- When it comes to dealing with suppliers, big-box retailers are seen as bullies. The volume of purchasing done to fill the shelves at a network of big-box retailers is enormous. This type of scale tends to force any small supplier into exclusively supplying to the big-box retail chain, which opens them up to risk in that 100% of their revenue comes from one company. When you have one customer, it is hard to push back on pricing squeezes when they know dropping you from their product lines hurts you far more than them.
- When big-box retailers move into an area, it is often met by concern from local businesses that can't compete with the vast logistics advantage and purchasing power for lower pricing. Other businesses in the area start to fail because the customers go to the local big-box retailer rather than the local store. In reality, it is the customers that are killing the other businesses because they quite reasonably want to get the best value for their dollars.
Interestingly enough, big-box retailers are experiencing a unique challenge as more of people's shopping dollars are moving from physical stores to online shopping.
Big-Box Example: Walmart
Based out of Rogers, AR, Walmart, Inc. (WMT) operates over 10,500 retail stores in 25 countries and online. Known for its pricing strategy "Every Day Low Price," Walmart aims to provide its customers the convenience of one-stop shopping for low-cost products and services.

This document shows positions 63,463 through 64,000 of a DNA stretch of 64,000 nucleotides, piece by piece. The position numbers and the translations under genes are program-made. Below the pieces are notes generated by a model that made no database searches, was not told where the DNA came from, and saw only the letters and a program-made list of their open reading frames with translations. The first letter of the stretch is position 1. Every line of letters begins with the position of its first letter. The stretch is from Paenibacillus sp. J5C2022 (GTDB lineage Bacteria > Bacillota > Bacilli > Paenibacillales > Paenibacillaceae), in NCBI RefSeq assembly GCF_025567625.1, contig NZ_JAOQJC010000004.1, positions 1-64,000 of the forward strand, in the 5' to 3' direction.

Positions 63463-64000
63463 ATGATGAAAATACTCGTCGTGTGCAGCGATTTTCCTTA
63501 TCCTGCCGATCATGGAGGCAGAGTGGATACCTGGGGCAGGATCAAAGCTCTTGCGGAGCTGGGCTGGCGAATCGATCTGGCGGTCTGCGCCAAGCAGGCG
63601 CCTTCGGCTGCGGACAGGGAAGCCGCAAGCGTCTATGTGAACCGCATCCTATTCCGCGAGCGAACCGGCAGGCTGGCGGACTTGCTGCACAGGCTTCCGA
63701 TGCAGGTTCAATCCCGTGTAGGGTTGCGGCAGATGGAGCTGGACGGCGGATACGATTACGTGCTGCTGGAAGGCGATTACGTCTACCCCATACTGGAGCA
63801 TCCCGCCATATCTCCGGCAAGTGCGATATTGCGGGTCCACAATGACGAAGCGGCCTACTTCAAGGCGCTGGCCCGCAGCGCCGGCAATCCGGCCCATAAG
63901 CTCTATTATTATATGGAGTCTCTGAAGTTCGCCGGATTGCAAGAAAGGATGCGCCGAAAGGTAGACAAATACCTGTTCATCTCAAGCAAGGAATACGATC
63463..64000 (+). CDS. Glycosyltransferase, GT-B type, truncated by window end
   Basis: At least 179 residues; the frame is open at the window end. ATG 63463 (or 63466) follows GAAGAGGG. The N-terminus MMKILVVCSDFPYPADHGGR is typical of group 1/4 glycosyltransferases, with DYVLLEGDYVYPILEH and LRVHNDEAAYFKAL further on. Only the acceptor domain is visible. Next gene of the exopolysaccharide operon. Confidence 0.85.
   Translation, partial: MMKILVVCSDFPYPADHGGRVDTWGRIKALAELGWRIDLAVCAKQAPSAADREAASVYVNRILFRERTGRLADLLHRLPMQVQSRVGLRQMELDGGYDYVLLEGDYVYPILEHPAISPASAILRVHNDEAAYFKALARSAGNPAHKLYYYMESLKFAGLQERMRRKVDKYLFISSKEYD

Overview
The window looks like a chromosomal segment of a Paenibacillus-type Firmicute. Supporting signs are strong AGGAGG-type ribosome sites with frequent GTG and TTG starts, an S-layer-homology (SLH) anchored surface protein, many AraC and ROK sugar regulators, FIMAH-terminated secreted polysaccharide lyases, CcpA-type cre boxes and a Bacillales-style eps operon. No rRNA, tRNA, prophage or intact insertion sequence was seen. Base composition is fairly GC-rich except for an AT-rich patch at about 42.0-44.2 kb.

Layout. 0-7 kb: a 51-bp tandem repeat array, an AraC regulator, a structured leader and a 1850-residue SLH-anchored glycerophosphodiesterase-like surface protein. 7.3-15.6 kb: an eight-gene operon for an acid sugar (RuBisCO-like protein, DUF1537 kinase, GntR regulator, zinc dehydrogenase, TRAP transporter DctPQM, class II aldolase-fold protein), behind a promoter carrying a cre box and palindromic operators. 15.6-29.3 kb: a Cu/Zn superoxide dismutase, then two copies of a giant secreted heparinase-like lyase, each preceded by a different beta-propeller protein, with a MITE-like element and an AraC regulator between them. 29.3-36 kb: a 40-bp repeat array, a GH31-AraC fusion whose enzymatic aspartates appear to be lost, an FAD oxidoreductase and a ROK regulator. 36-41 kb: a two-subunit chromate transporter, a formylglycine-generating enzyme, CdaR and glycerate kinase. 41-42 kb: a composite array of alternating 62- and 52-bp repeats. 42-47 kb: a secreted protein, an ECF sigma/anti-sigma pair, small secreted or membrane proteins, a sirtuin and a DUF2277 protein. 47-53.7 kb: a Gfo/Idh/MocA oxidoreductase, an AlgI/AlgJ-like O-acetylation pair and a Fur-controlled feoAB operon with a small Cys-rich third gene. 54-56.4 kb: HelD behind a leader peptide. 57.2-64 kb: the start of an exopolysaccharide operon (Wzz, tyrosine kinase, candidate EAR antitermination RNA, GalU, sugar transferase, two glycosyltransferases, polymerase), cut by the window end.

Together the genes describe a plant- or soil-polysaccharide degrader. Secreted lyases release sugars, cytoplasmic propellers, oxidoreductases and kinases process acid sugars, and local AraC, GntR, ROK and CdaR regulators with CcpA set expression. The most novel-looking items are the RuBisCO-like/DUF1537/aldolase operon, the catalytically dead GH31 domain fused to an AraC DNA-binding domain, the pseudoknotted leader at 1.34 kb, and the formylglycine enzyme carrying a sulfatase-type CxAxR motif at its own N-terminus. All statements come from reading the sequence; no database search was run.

Walmart operates three segments of retail establishments: Sam's Club, Walmart International, and Walmart U.S. In the U.S., Walmart operates under three different formats: the Supercenter, Neighborhood Market, and Discount Store.
In the U.S. segment, the Supercenters have the largest footprint (average 182,000 square feet) and offer the most products and services—from groceries to clothing. The Discount Store is the next largest facility (average 106,000 square feet), offering most of what the Supercenter offers, excluding groceries and automotive care. Neighborhood Walmart is the chain's grocery retail option, with the average store measuring 38,000 square feet. The smallest of Walmart's stores, it offers customers pharmacy services, groceries, and other household items.
Walmart's membership-only retail warehouse, Sam's Club, allows its members to purchase products in bulk and enjoy exclusive benefits. Walmart International includes more than than 5,900 retail stores in 25 countries. Much like its U.S. operations, it operates under different formats, such as supercenters and warehouse clubs.
For 2021, Walmart earned $559.2 billion in revenues, a 6.7% increase from 2020. It reported $22.55 billion in operating income, a 9.6% increase from 2020. The increase in revenues stemmed largely from an increase in consumer demand due to the economic crisis and lockdown.
Big-Box Example: Home Depot